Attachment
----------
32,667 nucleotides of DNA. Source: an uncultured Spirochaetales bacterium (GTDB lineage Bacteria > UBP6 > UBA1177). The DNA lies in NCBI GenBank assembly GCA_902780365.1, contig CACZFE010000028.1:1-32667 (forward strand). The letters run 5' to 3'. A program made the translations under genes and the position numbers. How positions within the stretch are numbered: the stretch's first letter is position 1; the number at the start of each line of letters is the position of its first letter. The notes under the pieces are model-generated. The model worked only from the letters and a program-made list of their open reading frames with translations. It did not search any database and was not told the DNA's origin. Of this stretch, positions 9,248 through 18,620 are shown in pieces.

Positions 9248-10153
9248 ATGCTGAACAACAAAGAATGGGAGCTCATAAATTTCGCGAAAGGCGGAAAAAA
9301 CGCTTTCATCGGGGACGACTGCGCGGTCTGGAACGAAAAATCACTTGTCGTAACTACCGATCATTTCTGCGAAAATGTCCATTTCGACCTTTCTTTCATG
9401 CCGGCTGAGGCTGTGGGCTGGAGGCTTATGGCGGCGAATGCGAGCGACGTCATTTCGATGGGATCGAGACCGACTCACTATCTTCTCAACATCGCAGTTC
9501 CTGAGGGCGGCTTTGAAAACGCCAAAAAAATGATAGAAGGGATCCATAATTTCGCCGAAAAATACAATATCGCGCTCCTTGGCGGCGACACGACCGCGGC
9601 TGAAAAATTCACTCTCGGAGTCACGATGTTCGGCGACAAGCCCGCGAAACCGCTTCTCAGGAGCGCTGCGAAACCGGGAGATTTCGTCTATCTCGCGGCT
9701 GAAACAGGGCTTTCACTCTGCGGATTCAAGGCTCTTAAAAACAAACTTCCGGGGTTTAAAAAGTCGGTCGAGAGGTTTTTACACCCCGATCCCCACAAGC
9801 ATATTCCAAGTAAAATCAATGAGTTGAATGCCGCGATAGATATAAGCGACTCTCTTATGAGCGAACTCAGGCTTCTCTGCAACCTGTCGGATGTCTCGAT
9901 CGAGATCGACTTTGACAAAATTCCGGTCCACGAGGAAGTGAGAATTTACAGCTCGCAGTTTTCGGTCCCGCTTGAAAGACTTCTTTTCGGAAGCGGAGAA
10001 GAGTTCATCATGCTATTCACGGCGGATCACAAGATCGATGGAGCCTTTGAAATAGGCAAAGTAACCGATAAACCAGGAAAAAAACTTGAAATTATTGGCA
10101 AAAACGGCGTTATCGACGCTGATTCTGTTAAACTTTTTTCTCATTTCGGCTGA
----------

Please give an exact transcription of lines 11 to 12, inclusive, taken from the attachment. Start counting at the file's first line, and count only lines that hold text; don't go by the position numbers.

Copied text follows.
10001 GAGTTCATCATGCTATTCACGGCGGATCACAAGATCGATGGAGCCTTTGAAATAGGCAAAGTAACCGATAAACCAGGAAAAAAACTTGAAATTATTGGCA
10101 AAAACGGCGTTATCGACGCTGATTCTGTTAAACTTTTTTCTCATTTCGGCTGA